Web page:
Occasionally when doing zazen (meditating), I’ll be derailed by strong painful emotions such as shame. My body wants to get off the mat and, try as I might, it seems impossible to return to the practice.
Today, to my relief, I read a section of the Mindful Self-Compassion program that affirms my instinct to stop the meditation session and go do something that’s more likely to get me out of such excruciating mind-states.
In case this might be helpful to others, I share it here:
Difficult emotions are emotions that cause us pain, such as anger, fear, and grief. Sometimes when we turn toward difficult emotions, even with mindfulness and compassion, our pain temporarily increases. Meditation practitioners often wonder how much emotional distress they should allow into their practice. The meditation teacher Thich Nhat Hanh once answered that question succinctly: ‘Not much!’ When we want to build the resource of self-compassion, we only need to touch emotional pain as a catalyst for compassion to arise…. We should probably titrate the amount of suffering we allow into our lives, to keep from becoming overwhelmed.”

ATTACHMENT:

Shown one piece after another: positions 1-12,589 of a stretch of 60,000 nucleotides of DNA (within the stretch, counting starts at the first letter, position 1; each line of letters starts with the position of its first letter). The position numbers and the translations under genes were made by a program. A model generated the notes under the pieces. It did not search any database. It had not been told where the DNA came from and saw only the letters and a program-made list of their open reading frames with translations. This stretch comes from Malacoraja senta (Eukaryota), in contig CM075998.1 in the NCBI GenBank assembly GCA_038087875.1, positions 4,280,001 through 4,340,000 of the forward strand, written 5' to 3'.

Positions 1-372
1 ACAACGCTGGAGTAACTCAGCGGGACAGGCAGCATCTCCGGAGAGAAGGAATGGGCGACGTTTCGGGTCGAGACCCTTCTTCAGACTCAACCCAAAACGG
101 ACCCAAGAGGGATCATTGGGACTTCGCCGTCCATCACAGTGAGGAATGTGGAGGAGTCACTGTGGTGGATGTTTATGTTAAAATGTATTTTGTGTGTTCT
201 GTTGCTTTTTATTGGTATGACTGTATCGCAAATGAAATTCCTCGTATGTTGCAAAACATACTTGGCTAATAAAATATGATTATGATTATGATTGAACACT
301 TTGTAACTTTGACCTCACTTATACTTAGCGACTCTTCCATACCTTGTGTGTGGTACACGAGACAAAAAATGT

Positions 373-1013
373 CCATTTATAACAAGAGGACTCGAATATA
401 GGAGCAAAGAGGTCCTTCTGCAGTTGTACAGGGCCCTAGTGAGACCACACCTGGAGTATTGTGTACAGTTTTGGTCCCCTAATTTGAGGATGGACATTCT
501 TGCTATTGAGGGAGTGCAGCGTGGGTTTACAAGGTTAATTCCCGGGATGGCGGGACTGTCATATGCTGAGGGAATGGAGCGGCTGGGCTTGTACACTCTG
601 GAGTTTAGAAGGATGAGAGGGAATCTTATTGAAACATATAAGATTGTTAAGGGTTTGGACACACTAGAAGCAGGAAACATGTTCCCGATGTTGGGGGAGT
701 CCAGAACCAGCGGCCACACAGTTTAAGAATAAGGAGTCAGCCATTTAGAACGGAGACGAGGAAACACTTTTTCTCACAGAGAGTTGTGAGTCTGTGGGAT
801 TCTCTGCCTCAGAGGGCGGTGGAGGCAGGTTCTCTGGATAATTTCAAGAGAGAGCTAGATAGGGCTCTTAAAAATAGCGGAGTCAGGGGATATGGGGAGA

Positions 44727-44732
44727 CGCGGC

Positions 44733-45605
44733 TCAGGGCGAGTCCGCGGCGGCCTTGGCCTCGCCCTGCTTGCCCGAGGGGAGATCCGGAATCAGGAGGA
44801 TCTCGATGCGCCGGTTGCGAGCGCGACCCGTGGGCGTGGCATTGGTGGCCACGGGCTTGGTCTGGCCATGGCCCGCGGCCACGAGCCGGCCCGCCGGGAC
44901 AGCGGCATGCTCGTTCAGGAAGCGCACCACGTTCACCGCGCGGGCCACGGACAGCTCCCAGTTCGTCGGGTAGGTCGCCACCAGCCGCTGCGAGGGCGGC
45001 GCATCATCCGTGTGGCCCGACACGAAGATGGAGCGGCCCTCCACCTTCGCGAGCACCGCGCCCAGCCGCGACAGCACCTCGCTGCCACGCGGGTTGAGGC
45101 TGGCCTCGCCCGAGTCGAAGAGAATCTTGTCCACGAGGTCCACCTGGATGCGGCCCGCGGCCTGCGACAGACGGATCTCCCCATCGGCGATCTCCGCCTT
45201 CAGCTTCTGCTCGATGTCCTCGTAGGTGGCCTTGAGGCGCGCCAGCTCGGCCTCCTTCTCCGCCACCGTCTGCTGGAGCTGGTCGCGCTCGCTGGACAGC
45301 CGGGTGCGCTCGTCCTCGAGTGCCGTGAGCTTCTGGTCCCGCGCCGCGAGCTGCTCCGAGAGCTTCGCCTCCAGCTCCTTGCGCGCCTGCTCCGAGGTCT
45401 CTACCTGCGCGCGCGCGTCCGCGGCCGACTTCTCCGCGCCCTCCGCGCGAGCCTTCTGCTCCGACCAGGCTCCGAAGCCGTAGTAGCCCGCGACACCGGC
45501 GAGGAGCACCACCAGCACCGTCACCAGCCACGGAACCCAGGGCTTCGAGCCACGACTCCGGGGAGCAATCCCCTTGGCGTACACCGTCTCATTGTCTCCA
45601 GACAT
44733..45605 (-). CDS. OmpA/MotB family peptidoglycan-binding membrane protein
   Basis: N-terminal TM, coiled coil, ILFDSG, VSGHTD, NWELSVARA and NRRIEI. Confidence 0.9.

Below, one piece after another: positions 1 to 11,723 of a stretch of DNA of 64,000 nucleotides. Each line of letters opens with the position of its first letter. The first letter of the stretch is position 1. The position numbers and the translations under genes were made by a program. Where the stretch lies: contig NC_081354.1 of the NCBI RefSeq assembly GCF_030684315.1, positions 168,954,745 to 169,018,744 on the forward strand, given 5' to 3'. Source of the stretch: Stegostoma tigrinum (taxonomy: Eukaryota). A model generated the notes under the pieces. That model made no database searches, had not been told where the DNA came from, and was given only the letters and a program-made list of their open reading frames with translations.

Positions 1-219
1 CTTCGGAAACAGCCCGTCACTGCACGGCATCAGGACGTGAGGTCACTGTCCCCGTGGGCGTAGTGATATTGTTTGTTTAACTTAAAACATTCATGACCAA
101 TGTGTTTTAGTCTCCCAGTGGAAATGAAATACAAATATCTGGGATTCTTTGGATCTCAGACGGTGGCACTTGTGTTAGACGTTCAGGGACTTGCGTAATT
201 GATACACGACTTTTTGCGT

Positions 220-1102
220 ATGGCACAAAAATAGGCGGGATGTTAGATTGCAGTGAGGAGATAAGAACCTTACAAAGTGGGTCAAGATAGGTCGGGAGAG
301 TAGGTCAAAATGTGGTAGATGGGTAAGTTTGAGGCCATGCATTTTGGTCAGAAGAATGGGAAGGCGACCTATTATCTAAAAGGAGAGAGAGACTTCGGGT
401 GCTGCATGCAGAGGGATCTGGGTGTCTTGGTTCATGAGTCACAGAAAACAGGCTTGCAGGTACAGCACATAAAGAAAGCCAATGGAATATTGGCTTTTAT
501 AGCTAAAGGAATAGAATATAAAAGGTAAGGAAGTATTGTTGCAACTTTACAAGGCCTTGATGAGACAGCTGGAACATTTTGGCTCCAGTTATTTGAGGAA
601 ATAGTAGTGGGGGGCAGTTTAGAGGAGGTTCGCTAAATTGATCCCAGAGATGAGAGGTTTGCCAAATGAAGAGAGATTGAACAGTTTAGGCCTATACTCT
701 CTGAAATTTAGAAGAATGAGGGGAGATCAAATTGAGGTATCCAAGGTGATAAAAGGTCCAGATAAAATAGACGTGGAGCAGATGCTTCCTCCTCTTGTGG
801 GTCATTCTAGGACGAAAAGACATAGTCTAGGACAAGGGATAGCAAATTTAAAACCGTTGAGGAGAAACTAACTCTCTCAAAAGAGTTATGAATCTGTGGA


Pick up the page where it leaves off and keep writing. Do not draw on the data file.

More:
~ Teaching the Mindful Self-Compassion Program: A Guide for Professionals. Christopher Germer and Kristen Neff. The Guilford Press, 2019. p. 290